If your spouse hates Brussels sprouts and you love them, there may be a straightforward explanation: a gene known as TAS2R38. Some people have a variant that amplifies their sensitivity to the compound that accounts for that vegetable’s bitterness, and some people don’t. Bitter taste perception has often been explained in evolutionary terms as a dietary adaptation. Since many toxic substances are bitter, a heightened ability to detect particular bitter compounds could have conferred a survival advantage.
But in a study of genetic variability among several hundred individuals hailing from 57 distinct populations in Central and East Africa, a team led by Sarah Tishkoff, the David and Lyn Silfen University Associate Professor in the genetics and biology departments [“Proof of Concept, Sept|Oct 2008], discovered something a little surprising: taste is only part of the story, and maybe not the main one.
After testing the subjects’ ability to taste a bitter compound for which TAS2R38 codes a taste receptor protein, the team found no relationship between that ability and the subjects’ quite disparate traditional diets—suggesting, as postdoctoral researcher Michael Campbell put it, “that variation at this gene serves some other function beyond oral sensory perception.” The finding appeared in Molecular Biology and Evolution.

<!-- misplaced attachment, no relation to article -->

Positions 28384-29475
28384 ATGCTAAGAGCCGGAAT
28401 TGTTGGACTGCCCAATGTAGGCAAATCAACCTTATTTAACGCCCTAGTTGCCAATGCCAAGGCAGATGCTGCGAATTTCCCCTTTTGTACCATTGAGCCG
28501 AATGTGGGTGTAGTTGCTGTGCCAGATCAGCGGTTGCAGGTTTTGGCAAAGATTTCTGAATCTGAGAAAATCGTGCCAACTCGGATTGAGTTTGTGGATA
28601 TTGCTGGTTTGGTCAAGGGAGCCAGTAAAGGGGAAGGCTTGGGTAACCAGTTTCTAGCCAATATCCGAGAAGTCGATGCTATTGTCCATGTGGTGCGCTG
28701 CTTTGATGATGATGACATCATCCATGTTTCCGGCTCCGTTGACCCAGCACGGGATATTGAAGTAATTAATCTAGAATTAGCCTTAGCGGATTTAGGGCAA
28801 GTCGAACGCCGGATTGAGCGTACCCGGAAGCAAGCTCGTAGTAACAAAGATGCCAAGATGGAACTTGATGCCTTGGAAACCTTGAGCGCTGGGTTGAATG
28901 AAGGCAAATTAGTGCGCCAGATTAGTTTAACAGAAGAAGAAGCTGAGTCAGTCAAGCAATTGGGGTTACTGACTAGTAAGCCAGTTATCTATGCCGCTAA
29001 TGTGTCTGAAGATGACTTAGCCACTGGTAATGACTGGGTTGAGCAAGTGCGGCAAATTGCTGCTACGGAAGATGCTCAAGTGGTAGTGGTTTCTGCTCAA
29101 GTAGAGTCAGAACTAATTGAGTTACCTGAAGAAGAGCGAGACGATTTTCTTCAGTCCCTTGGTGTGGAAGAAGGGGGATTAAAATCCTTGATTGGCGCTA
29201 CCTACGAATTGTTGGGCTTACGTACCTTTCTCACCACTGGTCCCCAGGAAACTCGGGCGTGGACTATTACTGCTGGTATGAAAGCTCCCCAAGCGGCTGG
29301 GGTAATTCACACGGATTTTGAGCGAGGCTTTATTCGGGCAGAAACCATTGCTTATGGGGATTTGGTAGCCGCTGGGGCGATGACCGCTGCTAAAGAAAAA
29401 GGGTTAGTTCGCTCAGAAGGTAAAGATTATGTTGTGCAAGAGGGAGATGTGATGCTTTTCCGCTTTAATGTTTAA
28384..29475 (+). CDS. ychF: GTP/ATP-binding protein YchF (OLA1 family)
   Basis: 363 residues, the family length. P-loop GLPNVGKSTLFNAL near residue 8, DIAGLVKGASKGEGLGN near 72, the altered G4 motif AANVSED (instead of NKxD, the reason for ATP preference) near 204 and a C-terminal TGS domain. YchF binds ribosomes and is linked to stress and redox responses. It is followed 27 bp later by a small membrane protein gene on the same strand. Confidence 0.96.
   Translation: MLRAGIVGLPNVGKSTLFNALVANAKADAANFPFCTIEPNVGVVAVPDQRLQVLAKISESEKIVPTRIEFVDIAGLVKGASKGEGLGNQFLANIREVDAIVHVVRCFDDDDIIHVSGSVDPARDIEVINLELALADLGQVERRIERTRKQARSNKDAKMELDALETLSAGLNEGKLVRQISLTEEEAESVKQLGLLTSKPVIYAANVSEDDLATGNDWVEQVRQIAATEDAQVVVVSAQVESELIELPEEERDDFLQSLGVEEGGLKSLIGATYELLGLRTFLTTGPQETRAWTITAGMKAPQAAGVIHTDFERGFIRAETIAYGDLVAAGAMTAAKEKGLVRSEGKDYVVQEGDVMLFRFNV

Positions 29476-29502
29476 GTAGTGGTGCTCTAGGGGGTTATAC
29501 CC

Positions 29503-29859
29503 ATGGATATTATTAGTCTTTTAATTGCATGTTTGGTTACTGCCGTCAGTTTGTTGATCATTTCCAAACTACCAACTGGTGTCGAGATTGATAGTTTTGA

Indeed, other studies have found receptors similar to TAS2R38 in the lungs and gut. “Why are we ‘tasting’ in our guts or in our lungs?” said Tishkoff. “There must be something else that these taste receptors are doing.”
Whatever that is, there’s reason to believe it’s physiologically important, she added. The data indicate that this gene is millions of years old, predating the evolution of modern humans.
The Altai-America Express
It has long been supposed that the deep ancestors of Native American peoples came from the Eastern Hemisphere. A team of Penn anthropologists, led by associate professor Theodore Schurr, has used genetic analysis to zero in—with a remarkably high degree of precision—on one place that appears to have harbored some of the earliest Americans’ forebears: the Altai mountains, a region of southern Siberia wedged up against China, Mongolia, and Kazakhstan.
Schurr and his colleagues, including collaborators from Russia’s Institute of Cytology and Genetics, found a unique mutation on the Y chromosome that is shared by Native Americans and southern Altaians. Additional similarities in the mitochondrial DNA of both groups bolster the likelihood that Native Americans split off from the southern Altaian lineage around 13,000 or 14,000 years ago—about 1,000 years before the human migration across the then-exposed Bering Land Bridge is thought to have occurred. The study, published in the American Journal of Human Genetics, is not the first to report a genetic link between prehistoric Siberians and Native Americans, but its high-resolution genetic analysis enables a more fine-grained description of this branch of humanity’s phylogenetic tree.